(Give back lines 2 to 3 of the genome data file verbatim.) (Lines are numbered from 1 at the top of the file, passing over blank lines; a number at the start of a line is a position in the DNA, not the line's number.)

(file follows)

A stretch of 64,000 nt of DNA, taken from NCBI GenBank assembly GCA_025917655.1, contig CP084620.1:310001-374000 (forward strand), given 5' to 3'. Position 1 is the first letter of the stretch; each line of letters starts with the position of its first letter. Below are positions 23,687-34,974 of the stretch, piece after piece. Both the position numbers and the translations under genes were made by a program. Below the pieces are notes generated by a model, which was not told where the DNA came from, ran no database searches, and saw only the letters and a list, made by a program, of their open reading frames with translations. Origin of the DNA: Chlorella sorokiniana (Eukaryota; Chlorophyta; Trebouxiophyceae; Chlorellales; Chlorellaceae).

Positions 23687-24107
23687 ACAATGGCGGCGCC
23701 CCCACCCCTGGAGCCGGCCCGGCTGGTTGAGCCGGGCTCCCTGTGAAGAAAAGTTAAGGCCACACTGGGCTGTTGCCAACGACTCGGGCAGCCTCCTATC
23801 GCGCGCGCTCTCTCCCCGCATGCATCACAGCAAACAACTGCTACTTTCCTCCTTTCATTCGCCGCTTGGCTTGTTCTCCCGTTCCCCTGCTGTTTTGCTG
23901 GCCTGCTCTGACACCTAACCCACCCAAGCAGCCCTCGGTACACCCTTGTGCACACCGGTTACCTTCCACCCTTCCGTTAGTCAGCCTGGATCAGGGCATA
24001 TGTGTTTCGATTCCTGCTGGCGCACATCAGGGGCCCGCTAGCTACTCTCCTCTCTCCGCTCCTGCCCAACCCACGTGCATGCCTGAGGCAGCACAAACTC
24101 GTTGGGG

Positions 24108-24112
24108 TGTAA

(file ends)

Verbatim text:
Positions 23687-24107
23687 ACAATGGCGGCGCC